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In any healthcare system, the rights and responsibilities of patients/clients and their families are vital. One critical aspect of this is the ability to voice concerns and have them addressed in a timely and effective manner. The Joint Commission Hospital and Behavioral Health Care manuals, along with CMS, DNV, CHIQ, ACHC, and CARF manuals all outline specific standards regarding patient/client complaints and their resolution. All accreditors have aligned their standards that crosswalk to the COPs, to include the CMS requirements. Let’s delve into the principles behind these standards and their significance in ensuring quality care.  We will also uncover some of the common findings driving standard non-compliance findings during surveys from the accreditors and regulatory agency. 

The Right to Complaint Resolution

This requirement emphasizes the patient/client and their family’s right to have their complaints reviewed by the organization. It is not just about having the right; it is also about ensuring that hospitals, psychiatric hospitals, behavioral health care, and human services organizations have robust processes in place to address these concerns promptly and effectively.

Establishing Complaint Resolution Processes

Establishing a complaint resolution process and informing patients/clients and their families about it is paramount. Transparency is key here. Patients/clients should be aware of how they can voice their complaints and what steps will be taken to address them. However, surveyor observations reveal instances where organizations failed to inform patients/clients about the complaint resolution process or where the responsibility was not delegated to a committee as required for Medicare Certified providers.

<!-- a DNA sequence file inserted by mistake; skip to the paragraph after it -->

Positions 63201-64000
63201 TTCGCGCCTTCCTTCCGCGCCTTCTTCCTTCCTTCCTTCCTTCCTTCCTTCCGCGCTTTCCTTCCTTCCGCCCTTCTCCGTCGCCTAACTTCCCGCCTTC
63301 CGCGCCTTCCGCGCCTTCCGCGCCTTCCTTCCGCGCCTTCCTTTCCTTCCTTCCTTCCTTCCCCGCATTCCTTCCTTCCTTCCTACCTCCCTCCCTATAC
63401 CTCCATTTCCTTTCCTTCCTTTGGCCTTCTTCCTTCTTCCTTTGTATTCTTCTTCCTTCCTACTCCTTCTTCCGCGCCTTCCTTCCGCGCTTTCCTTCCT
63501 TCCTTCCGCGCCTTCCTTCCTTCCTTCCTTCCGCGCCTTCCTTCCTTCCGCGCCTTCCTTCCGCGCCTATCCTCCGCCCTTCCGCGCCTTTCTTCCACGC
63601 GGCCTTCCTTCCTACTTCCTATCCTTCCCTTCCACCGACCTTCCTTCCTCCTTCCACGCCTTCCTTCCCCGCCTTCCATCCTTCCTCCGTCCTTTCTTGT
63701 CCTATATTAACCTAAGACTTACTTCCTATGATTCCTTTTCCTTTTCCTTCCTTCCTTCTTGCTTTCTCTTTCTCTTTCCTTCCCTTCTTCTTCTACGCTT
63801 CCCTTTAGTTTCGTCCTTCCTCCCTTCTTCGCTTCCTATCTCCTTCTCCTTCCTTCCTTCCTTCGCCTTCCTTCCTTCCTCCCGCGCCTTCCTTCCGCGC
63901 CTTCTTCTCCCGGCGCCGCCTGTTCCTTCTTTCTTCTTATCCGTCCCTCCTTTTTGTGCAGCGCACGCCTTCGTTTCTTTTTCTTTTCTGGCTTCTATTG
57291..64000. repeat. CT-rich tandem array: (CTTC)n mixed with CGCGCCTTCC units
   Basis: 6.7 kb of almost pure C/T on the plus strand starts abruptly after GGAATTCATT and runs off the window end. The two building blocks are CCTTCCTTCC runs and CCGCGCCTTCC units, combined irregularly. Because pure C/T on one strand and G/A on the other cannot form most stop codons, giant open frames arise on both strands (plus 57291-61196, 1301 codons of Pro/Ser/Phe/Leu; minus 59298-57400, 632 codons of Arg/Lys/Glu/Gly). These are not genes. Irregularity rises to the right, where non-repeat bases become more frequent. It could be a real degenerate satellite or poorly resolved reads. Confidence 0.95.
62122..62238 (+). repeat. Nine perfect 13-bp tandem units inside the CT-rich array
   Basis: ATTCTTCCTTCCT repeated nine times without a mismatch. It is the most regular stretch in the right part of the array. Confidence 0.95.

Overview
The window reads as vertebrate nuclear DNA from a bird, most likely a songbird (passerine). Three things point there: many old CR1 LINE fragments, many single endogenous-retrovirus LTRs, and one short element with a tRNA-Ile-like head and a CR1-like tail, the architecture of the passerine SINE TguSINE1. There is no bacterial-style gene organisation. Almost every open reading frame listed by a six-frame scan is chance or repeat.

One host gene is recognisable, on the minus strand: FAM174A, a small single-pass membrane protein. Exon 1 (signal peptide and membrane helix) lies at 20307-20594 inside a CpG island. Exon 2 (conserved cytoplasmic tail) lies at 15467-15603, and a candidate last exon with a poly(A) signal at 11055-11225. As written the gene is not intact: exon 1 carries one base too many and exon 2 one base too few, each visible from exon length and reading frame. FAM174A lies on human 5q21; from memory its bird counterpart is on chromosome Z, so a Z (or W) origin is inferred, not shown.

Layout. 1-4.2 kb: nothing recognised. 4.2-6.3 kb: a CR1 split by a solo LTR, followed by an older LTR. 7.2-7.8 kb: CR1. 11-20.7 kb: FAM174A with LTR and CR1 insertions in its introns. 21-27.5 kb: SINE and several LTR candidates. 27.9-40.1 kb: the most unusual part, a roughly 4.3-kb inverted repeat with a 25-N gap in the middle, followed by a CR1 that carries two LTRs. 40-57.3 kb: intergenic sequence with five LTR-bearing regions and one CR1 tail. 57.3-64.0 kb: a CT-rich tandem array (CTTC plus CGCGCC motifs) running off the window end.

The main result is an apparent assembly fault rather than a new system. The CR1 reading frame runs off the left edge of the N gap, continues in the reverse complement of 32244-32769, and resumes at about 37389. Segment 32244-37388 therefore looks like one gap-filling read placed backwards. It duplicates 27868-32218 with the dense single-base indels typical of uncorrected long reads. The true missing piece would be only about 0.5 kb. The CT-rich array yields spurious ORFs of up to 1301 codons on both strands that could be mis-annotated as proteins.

Reviewing and Resolving Complaints

Providers are expected to actively review and, when possible, resolve complaints from patients/clients and their families. It is not enough to have a process in place; action must be taken to address the concerns raised. Unfortunately, some organizations have been found lacking in this aspect, with evidence of unaddressed complaints dating back a year.

Acknowledging and Notifying Patients/Clients

The importance of acknowledging receipt of a complaint that cannot be immediately resolved and notifying the patient/client of follow-up steps is imperative. Patients/clients need to know that their concerns have been heard, even if resolution takes time. However, instances were found where organizations failed to communicate or notify patients when complaints could not be immediately resolved.

Providing Written Notice of Decisions

Medicare certified organizations must notify patients/clients with written notice of decisions regarding their complaints. This notice should include details such as the steps taken to investigate the complaint, the results of the process, and the date of completion. Unfortunately, some organizations fell short in providing this essential communication, leading to noncompliance.

Setting Time Frames for Complaint Review and Response

Accreditors and CMS highlight the importance of setting time frames for complaint review and response. While there is no requirement for a specific policy or documentation, compliance is determined by evaluating the organization’s process. Adherence to these time frames ensures timely resolution of complaints and demonstrates a commitment to patient satisfaction.

Referral of Patient Concerns to Accrediting Bodies and Regulatory Organizations

The requirements emphasize the need for a process to refer patient/client concerns about quality of care or premature discharge to the quality improvement organization. This ensures that systemic issues are addressed to prevent recurrence and improve overall care quality.

In conclusion, while these standards outline the rights of patients/clients and their families to have their complaints addressed, they also highlight the responsibilities of health care organizations to have effective complaint resolution processes in place. Compliance with these standards is essential for upholding patient/client rights and ensuring the delivery of quality healthcare services. As patient/client advocates, it is crucial for hospitals, psychiatric hospitals, behavioral health care, and human services providers to be aware of and uphold these rights.

Barrins & Associates Consultation

At Barrins & Associates we can assist you to develop a comprehensive and compliant grievance process in adherence to the TJC, DNV, ACHC, CIHQ, CARF and CMS standards for psychiatric hospitals and community behavioral health and human services providers.  Inquire today about our consulting services. We continue to support your journey toward accreditation and regulatory compliance.

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